Hawks look to build chemistry, get organized with season approaching

During Hawks practice Tuesday, two days before the team opens the season in Detroit, Trae Young, Cam Reddish and Alex Len went through a shooting drill.

Of course, the objective is to score, but on a team with so many new faces, the purpose was to help the group learn each other’s tendencies. Coming off a dribble hand off, should you look to pass it to Len low, or is it better to throw a higher lob? What should Len expect?

What inspired the drill, according to coach Lloyd Pierce, was a previous mix-up between John Collins and Jabari Parker. Collins, accustomed to catching lobs, crashed from behind the defense, but Parker threw him more of a rifle pass, low and fast.

“Those are little nuances,” Pierce said. “We may see some of our turnovers where, it’s just that simple. … That will take some time. That’s going to take a lot of time for our guys to get to know each other in that capacity.”

The Hawks finished their exhibition games with a 1-4 record, having flashed a little defensive improvement after the initial 133-109 loss to the Pelicans on Oct. 7 (finishing 13th in opponent field-goal percentage at 42.7% and 14th in opponent 3-point percentage at 33.3%), but turnovers were a big issue outside of their win vs. the Knicks on Oct. 17 (in which they registered 11, compared with their preseason average of 22.8, which ranked next-to-last in the league).

Entering the regular season, it’s the little things like knowing a teammate’s tendencies that can limit turnovers as much as possible -- especially since the Hawks still want to play with pace this year.

The team has spent some time this week getting organized and hashing things like that out.

“When we’re organized, we get shots,” Pierce said. “When we play fast, we attack before the defense is set and our points per possession is a lot higher. So I don’t know if our turnovers is a result of being fast all the time, I think it’s more of being unorganized. Sometimes we’re attacking when there’s nothing there, and we’re trying to play out of it, and we don’t have spacing down and guys don’t really know where to go. If there’s something there, I want our guys to take it. … But if not, I think we need to be organized.”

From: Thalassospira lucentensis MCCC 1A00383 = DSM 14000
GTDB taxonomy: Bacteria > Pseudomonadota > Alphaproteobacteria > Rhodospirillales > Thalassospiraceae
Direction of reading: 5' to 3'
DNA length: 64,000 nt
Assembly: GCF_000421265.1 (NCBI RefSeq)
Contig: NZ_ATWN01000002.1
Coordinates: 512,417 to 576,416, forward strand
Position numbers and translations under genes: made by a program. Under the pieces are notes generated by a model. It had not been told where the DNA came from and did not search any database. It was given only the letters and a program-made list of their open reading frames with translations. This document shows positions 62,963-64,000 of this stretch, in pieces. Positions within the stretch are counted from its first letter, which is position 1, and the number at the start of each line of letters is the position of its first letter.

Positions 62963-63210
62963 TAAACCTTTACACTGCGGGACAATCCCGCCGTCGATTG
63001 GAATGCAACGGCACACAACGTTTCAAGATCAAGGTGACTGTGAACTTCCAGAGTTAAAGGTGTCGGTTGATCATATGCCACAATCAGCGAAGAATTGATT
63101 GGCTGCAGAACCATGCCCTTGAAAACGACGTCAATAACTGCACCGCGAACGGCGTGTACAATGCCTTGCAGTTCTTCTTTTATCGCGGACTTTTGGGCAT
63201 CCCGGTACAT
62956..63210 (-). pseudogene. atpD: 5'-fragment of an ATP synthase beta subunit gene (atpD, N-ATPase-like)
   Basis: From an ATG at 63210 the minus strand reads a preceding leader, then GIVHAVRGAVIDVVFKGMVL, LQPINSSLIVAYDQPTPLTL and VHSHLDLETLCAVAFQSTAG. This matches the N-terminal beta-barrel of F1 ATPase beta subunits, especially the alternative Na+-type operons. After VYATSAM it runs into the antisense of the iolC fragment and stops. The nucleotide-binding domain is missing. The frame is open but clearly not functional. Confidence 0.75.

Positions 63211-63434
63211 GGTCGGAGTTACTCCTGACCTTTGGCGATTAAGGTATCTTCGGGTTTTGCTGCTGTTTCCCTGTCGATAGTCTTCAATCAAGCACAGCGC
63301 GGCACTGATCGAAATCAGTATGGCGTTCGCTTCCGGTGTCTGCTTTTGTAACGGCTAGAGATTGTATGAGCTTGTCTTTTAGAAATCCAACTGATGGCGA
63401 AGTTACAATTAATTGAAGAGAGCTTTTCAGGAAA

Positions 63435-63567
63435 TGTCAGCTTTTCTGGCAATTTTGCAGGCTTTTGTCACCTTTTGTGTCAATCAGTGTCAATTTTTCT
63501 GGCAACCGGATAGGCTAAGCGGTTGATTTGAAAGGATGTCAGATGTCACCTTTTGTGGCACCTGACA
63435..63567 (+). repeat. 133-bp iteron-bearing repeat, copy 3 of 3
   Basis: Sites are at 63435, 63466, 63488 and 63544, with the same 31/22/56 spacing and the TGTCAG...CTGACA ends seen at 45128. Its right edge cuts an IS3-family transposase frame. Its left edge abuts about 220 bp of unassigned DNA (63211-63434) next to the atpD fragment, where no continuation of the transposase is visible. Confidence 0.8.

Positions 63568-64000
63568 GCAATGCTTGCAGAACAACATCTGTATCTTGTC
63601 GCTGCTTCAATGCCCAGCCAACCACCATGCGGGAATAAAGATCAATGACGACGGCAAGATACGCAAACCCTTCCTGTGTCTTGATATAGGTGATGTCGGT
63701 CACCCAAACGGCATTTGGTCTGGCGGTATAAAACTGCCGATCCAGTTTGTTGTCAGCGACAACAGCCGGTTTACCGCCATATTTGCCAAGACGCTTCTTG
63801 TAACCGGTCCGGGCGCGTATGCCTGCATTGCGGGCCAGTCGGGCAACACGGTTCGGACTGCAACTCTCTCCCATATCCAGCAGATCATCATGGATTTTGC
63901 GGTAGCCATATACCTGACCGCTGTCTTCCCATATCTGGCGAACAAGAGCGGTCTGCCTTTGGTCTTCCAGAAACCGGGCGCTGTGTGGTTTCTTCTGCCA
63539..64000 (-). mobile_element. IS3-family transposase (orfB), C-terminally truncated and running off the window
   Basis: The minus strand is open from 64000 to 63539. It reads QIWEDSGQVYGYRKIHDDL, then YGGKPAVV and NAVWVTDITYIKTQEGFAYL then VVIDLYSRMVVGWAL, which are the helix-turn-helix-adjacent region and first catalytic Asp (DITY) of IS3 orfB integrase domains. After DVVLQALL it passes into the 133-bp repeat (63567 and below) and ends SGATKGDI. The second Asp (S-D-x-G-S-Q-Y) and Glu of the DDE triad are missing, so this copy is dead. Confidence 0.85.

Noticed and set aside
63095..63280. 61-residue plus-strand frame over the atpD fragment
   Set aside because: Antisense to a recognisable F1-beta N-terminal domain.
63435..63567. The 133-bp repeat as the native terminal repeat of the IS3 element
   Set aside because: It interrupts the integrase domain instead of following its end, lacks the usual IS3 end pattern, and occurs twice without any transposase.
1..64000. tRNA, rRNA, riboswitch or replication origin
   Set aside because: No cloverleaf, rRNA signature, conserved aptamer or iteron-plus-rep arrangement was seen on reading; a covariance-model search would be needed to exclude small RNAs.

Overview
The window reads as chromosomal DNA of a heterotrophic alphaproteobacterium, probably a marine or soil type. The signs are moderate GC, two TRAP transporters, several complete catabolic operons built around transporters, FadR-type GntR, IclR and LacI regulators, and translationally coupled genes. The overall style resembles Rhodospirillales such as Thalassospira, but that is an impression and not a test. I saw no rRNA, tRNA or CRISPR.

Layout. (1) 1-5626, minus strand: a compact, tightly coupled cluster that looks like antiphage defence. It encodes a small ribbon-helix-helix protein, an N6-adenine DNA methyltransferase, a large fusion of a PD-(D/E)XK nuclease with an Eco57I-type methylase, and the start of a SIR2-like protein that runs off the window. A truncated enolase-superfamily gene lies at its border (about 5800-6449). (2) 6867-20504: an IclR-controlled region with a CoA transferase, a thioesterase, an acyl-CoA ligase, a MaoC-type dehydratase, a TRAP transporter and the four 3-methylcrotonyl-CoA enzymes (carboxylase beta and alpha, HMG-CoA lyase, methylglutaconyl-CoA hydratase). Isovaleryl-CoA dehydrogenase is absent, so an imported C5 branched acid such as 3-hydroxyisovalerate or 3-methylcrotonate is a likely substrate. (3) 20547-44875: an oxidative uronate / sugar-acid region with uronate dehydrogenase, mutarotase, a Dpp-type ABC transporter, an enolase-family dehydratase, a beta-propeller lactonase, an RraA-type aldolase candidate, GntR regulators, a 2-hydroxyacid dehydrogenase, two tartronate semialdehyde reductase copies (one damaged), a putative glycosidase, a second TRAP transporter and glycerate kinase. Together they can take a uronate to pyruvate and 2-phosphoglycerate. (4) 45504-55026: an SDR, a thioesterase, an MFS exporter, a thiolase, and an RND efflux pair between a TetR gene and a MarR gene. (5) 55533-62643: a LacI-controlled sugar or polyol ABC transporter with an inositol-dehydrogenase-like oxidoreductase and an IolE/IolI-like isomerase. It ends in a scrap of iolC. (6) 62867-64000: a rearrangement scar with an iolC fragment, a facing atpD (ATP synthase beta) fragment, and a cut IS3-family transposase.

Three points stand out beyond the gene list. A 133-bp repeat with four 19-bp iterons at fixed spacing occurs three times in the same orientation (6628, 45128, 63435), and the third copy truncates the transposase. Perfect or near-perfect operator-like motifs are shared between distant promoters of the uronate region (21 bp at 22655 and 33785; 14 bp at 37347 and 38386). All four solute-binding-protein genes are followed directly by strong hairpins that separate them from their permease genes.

Breaking in new personnel also is a factor, as the Hawks shuffle through different lineups.

“Sometimes Jabari’s out there at (power forward), and John’s out there at (center),” Pierce said. “Who rolls? Who pops? When we don’t have a set where we can dictate that, they’re just kind of figuring it out on the fly.”

For Collins, it’s just a process of developing chemistry with different players and everyone understanding their roles.

“Say I’m with (Alex Len), I might pop a little bit more,” Collins said. “If I’m with Jabari, we can definitely switch it up. And say if I’m with Vince (Carter), I’m definitely rolling, you know what I mean? … It’s all about finding that right, niche chemistry with everybody. It takes time.”

Chemistry is also something that can be developed through conversations or time spent together off the court, per Young, who averaged 6.6 assists and 4.8 turnovers through five exhibition games.

As far as player tendencies, he had already been watching Parker since Parker’s days at Simeon Career Academy in Chicago, had watched plenty of Damian Jones with the Warriors and had known rookies Reddish and De’Andre Hunter since they were in high school, which makes playing together an easy adjustment.

“It’s easier for me to adjust to their games and know where they like to have the ball,” Young said. “That’s what hanging out outside the court is for, too. I ask them a lot of questions, where they like the ball, where they like to get their shots, and I think that’s part of building chemistry.”